September 2016 -
During six years living in Brighton, the South Downs doubled as my backyard: peaceful hikes around Telscombe and Castle Hill; regular jaunts over to Lewes; taking visitors to Arundel and the Seven Sisters. And many, many weekends spent hunting for lost DofE groups anywhere from Washington to Beachy Head.
But in all that time, I never manged to do what most people do on the Downs – tick off a long linear stretch in one day. It was time to right that wrong, and so, with an August day to spare before a family event in London, I got on the train and set off to enjoy these sea-gazing hills once more.
Beyond the fixed starting point of Amberley station, I left the day’s plans open-ended. The coastal railway that runs parallel to the Downs meant it would be easy to reach London the next day, so I simply aimed to walk east for as long as the daylight allowed and pitch camp wherever I finished. Maybe there would be some wildlife-spotting as dusk crept in, stalking badgers Springwatch-style, or a pint of Harveys in a friendly pub…
Except, of course, I hadn’t factored in the English weather. Bright sunshine in the height of summer? Not a chance. The dark clouds were loitering to the west as I left the station, and they had caught me up by the time I reached Amberley Mount. They burst at Rackham Hill and within two minutes I was soaked. Would the sea breeze blow it over, I pondered hopefully? No; a downpour ensued, and didn’t let up for five saturated hours.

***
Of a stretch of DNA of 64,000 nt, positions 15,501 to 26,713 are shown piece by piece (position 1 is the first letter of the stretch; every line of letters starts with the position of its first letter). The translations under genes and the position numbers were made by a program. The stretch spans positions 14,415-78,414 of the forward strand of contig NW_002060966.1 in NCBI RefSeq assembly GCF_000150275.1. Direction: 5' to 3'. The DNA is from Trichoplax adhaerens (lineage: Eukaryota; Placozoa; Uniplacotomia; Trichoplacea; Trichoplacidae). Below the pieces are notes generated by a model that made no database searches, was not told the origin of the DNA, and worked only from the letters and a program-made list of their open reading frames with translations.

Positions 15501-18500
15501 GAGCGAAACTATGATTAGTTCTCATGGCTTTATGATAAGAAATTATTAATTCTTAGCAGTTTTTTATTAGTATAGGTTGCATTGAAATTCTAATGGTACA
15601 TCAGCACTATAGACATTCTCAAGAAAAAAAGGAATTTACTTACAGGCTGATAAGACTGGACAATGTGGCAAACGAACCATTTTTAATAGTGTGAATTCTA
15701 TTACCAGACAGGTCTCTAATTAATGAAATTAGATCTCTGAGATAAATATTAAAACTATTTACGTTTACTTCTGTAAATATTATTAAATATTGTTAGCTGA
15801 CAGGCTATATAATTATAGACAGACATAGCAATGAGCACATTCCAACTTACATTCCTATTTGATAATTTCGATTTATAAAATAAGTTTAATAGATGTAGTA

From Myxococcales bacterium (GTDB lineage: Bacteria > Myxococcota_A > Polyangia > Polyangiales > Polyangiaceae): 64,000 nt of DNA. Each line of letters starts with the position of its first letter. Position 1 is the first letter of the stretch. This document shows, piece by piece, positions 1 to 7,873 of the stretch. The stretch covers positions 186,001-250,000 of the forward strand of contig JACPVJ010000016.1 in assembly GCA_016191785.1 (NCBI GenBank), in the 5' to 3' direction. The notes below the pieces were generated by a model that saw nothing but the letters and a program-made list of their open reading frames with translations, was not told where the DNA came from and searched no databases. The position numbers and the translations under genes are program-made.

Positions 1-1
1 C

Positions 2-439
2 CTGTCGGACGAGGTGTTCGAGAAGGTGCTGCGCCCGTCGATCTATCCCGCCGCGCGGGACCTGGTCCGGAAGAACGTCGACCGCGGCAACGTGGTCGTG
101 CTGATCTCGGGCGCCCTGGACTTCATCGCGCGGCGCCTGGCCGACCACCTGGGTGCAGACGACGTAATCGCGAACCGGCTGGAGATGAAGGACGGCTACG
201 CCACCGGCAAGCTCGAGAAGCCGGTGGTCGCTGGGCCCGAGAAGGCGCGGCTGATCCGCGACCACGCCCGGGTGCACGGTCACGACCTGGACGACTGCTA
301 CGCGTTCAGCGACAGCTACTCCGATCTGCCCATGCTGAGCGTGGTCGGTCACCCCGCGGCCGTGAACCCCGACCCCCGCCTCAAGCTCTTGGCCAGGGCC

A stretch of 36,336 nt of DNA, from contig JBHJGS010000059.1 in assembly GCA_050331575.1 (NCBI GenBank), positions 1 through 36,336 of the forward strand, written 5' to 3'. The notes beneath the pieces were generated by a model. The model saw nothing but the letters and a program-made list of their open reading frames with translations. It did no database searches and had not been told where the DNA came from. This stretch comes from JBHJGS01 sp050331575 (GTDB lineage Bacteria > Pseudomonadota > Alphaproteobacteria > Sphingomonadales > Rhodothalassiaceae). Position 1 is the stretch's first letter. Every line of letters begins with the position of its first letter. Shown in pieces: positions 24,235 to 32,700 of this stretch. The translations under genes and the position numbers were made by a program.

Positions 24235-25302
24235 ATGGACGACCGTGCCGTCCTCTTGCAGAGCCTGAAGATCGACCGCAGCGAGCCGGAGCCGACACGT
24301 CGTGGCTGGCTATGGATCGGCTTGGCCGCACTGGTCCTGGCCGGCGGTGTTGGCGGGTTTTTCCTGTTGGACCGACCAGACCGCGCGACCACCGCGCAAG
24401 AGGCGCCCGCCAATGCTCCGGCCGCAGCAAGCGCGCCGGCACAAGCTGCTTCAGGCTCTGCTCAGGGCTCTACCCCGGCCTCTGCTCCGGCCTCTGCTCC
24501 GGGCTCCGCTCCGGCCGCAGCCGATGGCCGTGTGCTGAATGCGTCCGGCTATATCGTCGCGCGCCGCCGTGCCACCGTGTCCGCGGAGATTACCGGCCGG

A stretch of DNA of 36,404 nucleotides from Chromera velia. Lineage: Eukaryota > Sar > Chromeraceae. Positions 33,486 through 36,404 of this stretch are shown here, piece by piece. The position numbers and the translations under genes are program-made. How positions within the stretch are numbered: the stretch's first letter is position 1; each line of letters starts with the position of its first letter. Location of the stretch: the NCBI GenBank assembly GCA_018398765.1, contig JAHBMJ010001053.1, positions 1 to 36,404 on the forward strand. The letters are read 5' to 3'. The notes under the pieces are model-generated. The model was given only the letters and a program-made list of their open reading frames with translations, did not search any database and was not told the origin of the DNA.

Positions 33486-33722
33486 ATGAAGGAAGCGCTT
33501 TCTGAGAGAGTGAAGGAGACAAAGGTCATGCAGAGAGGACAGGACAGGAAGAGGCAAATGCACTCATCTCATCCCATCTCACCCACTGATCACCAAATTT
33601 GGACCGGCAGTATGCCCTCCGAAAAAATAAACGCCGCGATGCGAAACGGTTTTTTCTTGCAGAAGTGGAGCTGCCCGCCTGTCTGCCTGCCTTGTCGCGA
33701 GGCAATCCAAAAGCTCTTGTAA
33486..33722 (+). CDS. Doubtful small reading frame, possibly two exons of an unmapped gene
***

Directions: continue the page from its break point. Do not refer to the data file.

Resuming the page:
At Botolphs, the sun finally broke through and I stopped at a bench to wring out my socks. A troupe of similarly bedraggled cyclists passed me, smiling ruefully at the fellow idiot who hadn’t checked the forecast. All thoughts of a night beneath the stars had been long since banished; I trudged up to the youth hostel at Truleigh Hill with my mind focused solely on their showers, drying room and bar.
Two hours later, though, with the tent put up, the socks hung out and a beer in hand, I recalled the aim of this trip – to reconnect with the South Downs. So, as the last hostel lights were turned off, I dug out my head torch and set off along the trail to Edburton Hill. A brilliant full moon cast sharply defined shadows across chalk path, and the creatures of the night could be heard all around me. Finally, it felt good to be back.
Words and pictures: Tim